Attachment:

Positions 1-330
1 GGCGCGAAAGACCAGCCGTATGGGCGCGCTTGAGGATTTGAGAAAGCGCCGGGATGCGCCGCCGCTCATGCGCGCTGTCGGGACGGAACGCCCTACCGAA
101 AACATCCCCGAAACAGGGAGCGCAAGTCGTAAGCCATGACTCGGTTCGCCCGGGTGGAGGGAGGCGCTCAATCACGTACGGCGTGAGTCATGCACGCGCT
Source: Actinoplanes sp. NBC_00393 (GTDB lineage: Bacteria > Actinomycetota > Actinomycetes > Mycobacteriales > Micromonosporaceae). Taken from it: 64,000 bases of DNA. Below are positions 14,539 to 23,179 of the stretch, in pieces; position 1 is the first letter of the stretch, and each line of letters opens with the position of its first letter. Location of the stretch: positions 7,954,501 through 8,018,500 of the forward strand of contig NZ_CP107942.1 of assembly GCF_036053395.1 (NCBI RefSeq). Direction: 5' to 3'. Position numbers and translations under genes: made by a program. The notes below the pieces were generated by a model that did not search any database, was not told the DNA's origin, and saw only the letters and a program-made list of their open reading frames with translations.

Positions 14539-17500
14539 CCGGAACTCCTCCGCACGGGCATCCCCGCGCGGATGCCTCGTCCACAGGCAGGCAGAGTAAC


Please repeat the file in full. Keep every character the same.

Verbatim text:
Positions 1-330
1 GGCGCGAAAGACCAGCCGTATGGGCGCGCTTGAGGATTTGAGAAAGCGCCGGGATGCGCCGCCGCTCATGCGCGCTGTCGGGACGGAACGCCCTACCGAA
101 AACATCCCCGAAACAGGGAGCGCAAGTCGTAAGCCATGACTCGGTTCGCCCGGGTGGAGGGAGGCGCTCAATCACGTACGGCGTGAGTCATGCACGCGCT
Source: Actinoplanes sp. NBC_00393 (GTDB lineage: Bacteria > Actinomycetota > Actinomycetes > Mycobacteriales > Micromonosporaceae). Taken from it: 64,000 bases of DNA. Below are positions 14,539 to 23,179 of the stretch, in pieces; position 1 is the first letter of the stretch, and each line of letters opens with the position of its first letter. Location of the stretch: positions 7,954,501 through 8,018,500 of the forward strand of contig NZ_CP107942.1 of assembly GCF_036053395.1 (NCBI RefSeq). Direction: 5' to 3'. Position numbers and translations under genes: made by a program. The notes below the pieces were generated by a model that did not search any database, was not told the DNA's origin, and saw only the letters and a program-made list of their open reading frames with translations.

Positions 14539-17500
14539 CCGGAACTCCTCCGCACGGGCATCCCCGCGCGGATGCCTCGTCCACAGGCAGGCAGAGTAAC